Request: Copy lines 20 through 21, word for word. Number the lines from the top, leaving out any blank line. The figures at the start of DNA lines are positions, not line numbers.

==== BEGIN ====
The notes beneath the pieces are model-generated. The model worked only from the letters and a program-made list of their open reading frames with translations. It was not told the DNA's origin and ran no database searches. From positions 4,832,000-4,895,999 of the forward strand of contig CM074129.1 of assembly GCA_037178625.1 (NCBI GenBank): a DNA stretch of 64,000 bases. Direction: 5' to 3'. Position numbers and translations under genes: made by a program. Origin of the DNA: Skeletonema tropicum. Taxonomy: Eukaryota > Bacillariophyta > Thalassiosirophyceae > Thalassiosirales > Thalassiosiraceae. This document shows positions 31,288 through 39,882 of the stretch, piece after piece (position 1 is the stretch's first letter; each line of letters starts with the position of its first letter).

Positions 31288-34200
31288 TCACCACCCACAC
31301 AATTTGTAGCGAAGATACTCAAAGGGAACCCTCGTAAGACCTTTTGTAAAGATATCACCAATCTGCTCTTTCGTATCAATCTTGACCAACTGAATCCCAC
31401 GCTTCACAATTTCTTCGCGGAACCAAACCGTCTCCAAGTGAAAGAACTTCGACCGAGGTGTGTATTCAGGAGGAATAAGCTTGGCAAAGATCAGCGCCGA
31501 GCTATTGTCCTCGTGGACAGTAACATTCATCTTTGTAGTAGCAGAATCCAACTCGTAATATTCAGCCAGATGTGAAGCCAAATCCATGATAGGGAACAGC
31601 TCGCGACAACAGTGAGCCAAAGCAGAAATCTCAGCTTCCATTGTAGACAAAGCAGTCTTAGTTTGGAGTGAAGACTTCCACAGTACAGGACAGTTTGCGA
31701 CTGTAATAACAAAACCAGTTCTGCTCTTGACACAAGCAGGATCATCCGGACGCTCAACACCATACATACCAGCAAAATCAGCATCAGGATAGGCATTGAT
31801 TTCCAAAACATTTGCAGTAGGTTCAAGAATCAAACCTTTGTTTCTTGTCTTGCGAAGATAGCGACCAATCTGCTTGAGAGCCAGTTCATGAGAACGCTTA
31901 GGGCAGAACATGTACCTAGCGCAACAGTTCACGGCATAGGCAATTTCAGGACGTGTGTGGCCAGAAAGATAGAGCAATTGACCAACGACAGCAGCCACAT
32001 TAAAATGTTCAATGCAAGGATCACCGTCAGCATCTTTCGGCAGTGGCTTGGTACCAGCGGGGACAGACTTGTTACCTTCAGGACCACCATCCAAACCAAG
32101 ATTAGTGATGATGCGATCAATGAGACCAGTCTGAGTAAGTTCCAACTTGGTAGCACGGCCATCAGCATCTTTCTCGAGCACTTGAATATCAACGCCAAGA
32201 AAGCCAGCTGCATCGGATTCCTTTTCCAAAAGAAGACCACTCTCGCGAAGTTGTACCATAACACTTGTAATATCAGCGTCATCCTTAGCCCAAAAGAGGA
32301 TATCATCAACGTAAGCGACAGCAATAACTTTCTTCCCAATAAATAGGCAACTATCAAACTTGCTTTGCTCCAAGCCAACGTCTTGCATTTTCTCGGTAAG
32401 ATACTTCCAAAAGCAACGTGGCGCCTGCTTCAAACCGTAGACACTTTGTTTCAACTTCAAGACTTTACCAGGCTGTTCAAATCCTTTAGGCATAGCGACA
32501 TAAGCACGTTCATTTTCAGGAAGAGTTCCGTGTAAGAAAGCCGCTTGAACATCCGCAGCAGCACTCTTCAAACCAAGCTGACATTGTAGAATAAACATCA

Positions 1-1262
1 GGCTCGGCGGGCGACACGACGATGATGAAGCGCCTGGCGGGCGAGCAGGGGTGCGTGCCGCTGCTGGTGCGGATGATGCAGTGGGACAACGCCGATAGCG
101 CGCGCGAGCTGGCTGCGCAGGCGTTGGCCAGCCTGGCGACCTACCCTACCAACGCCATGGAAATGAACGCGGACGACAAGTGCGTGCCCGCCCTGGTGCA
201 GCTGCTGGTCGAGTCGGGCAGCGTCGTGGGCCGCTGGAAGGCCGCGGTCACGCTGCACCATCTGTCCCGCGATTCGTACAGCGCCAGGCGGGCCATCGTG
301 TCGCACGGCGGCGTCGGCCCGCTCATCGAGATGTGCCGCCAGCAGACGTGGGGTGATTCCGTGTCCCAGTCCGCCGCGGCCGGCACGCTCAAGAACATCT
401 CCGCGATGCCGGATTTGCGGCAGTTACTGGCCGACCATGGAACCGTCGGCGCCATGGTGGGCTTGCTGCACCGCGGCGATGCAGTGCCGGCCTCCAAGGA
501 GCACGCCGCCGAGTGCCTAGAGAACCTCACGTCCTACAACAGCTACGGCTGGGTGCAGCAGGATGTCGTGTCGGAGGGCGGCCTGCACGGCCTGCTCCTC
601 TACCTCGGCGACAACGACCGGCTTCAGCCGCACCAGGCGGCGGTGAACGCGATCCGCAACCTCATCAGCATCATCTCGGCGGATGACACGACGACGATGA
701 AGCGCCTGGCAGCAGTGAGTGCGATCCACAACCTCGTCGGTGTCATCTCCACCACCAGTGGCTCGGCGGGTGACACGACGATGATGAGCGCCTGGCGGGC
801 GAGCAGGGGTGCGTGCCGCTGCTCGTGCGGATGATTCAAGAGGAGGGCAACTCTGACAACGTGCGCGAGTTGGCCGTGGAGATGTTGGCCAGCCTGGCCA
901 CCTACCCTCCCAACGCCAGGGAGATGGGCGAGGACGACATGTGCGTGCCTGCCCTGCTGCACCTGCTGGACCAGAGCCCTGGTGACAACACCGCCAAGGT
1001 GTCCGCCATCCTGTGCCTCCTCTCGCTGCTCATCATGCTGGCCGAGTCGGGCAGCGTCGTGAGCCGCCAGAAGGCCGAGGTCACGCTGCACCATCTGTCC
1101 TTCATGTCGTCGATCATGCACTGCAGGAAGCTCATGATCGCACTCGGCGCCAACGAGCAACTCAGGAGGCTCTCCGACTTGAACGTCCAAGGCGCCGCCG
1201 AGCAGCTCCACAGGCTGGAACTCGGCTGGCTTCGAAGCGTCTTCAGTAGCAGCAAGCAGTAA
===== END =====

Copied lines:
201 GCTGCTGGTCGAGTCGGGCAGCGTCGTGGGCCGCTGGAAGGCCGCGGTCACGCTGCACCATCTGTCCCGCGATTCGTACAGCGCCAGGCGGGCCATCGTG
301 TCGCACGGCGGCGTCGGCCCGCTCATCGAGATGTGCCGCCAGCAGACGTGGGGTGATTCCGTGTCCCAGTCCGCCGCGGCCGGCACGCTCAAGAACATCT